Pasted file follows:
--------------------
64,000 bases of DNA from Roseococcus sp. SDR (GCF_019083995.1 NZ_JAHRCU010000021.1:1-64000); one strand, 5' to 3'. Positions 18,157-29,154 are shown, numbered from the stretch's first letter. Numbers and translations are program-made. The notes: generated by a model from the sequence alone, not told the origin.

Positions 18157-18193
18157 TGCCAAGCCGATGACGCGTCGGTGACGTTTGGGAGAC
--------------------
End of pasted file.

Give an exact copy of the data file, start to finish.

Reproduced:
64,000 bases of DNA from Roseococcus sp. SDR (GCF_019083995.1 NZ_JAHRCU010000021.1:1-64000); one strand, 5' to 3'. Positions 18,157-29,154 are shown, numbered from the stretch's first letter. Numbers and translations are program-made. The notes: generated by a model from the sequence alone, not told the origin.

Positions 18157-18193
18157 TGCCAAGCCGATGACGCGTCGGTGACGTTTGGGAGAC